Tuesday, July 11, 2006

Research Paper's Provisional framework of table of contents, hypothesis and bibliography

Table of Contents

1. Introduction

2. Hypothesis and Methodology

2.1 Hypothesis
China’s alleged non-compliance with TRIPS can be viewed from different angles. One can zoom in on individual Chinese IPR provisions to see whether they violate TRIPS (frog’s perspective). Or one can base its allegation on China’s general lack to ensure procedures that permit effective enforcement of IPR, which article 41 (1) TRIPS prescribes. The hypothesis that will be tested here is, whether fixing the non-compliant provisions are sufficient to overcome the “rampant” IPR infringements in China, or whether a more holistic approach to reform China’s IPR system, although more difficult, is needed.

2.4 Methodology
Since November 2005 the author has started a weblog called IP Dragon that gathers, comments and shares information about IPR in China, to make this field of law more transparent. After three hundred postings IP Dragon has cumulated relevant case law, laws and regulations and received interesting feedback from experts in the field. Mindful of the open source movement, during and after the process of writing, this thesis will be put online, which is an invitation to criticise the assertions made and to come up with dissenting opinions.
The hypothesis is tested by looking at the non-compliance with TRIPS at two levels. First an inventory of the violations of individual TRIPS provisions will be made. After that China’s channels of IPR enforcement will be scrutinized, the strengths and weaknesses analysed and aspects identified that can be seen as obstacles to an effective enforcement.

3. Violations of specific TRIPS provisions (frog’s perspective)

3.1 TRIPS scope
3.2 Violations of China’s IPR provisions

4. Violations of effective enforcement in general (holistic perspective)

4.1. Administrative enforcement
4.1.1 Copyright Administrations
4.1.2. Administrative for Industry and Commerce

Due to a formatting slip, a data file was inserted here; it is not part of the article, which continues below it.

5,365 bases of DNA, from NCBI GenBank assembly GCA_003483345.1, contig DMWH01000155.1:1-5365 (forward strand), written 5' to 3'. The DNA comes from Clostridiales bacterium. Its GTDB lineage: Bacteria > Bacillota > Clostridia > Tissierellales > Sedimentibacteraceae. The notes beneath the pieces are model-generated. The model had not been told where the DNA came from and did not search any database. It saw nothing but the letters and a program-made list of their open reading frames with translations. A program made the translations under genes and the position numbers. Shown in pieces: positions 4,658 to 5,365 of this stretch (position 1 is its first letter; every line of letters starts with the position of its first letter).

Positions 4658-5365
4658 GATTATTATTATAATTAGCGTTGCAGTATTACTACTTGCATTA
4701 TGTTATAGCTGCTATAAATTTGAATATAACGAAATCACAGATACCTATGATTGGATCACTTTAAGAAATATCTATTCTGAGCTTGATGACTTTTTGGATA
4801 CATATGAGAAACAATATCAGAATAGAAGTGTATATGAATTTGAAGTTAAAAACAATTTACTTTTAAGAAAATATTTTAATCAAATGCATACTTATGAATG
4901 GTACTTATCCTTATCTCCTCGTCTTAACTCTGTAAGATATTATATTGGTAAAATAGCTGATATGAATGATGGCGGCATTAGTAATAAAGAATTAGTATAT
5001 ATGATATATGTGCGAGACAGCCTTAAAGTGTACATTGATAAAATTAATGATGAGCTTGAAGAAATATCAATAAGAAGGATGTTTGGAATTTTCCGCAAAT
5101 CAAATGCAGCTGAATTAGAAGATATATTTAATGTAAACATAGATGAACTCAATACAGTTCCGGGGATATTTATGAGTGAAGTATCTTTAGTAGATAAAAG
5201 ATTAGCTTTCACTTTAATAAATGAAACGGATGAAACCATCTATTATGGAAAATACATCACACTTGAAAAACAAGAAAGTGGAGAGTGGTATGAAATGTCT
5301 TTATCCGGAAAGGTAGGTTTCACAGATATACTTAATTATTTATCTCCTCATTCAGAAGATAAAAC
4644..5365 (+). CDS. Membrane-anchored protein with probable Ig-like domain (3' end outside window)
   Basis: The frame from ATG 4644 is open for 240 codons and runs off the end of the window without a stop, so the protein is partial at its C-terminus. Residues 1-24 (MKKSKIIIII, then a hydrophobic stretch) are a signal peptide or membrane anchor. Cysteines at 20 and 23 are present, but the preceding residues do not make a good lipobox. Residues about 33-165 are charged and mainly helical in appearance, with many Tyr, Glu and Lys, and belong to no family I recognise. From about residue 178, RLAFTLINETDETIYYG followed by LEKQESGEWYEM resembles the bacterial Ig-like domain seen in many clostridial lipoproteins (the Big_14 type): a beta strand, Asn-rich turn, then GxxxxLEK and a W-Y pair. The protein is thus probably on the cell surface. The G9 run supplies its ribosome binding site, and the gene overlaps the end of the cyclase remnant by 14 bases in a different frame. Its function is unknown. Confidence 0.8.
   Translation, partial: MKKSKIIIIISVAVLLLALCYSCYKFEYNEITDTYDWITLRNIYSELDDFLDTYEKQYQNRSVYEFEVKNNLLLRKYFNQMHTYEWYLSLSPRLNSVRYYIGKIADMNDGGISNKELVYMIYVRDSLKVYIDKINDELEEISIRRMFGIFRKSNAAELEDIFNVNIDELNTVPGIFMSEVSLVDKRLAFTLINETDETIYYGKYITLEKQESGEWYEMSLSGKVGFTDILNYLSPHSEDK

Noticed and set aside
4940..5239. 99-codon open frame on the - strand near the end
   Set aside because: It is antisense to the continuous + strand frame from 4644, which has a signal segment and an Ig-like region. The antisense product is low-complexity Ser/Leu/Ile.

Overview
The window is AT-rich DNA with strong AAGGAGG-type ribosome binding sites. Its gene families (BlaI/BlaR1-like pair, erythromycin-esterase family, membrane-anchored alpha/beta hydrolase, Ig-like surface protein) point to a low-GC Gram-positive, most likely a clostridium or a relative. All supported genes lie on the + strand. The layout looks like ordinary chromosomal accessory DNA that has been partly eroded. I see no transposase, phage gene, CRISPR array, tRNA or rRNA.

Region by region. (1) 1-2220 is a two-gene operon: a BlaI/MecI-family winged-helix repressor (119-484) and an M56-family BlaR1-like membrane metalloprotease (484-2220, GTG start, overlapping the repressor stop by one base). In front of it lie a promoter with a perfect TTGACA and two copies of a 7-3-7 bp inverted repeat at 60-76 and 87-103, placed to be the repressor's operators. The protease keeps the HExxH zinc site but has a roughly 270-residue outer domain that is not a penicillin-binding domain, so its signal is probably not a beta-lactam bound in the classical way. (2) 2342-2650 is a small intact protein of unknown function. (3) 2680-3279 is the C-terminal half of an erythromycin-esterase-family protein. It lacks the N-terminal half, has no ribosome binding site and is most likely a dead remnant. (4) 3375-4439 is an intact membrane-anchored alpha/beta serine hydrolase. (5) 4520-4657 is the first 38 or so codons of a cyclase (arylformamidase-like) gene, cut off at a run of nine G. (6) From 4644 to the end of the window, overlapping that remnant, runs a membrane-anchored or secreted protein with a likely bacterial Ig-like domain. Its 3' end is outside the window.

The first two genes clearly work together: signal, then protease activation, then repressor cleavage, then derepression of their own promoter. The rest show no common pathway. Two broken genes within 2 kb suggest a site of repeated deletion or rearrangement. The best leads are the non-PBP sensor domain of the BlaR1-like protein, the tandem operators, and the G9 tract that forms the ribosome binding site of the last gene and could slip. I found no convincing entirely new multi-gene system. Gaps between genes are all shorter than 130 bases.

4.1.3. State Intellectual Property Office
4.1.3. Administration of Quality Supervision, Inspection and Quarantine
4.1.4. General Administration of Customs
4.1.5. Use of courts outside China

4.2. Criminal law enforcement
4.3. Civil law enforcement

5. Conclusion


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Available here.

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Available at SSRN: http://ssrn.com/abstract=578585

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Available at SSRN: http://ssrn.com/abstract=245548 or DOI: 10.2139/ssrn.245548

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Available at SSRN: http://ssrn.com/abstract=578584

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Available at SSRN: http://ssrn.com/abstract=491444

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Available at SSRN: http://ssrn.com/abstract=262530 or DOI: 10.2139/ssrn.262530

Zheng Chengsi, ‘Looking into the Revision of the Trade Mark and Copyright Laws from the Perspective of China’s Accession to WTO’, EIPR, issue 6, 2002, pp. 313-323.

Relevant case law mentioned at ipdragon.blogspot.com will be made explicit in the following versions.

1 comment:

Research Papers Writing said...

Many institutions limit access to their online information. Making this information available will be an asset to all.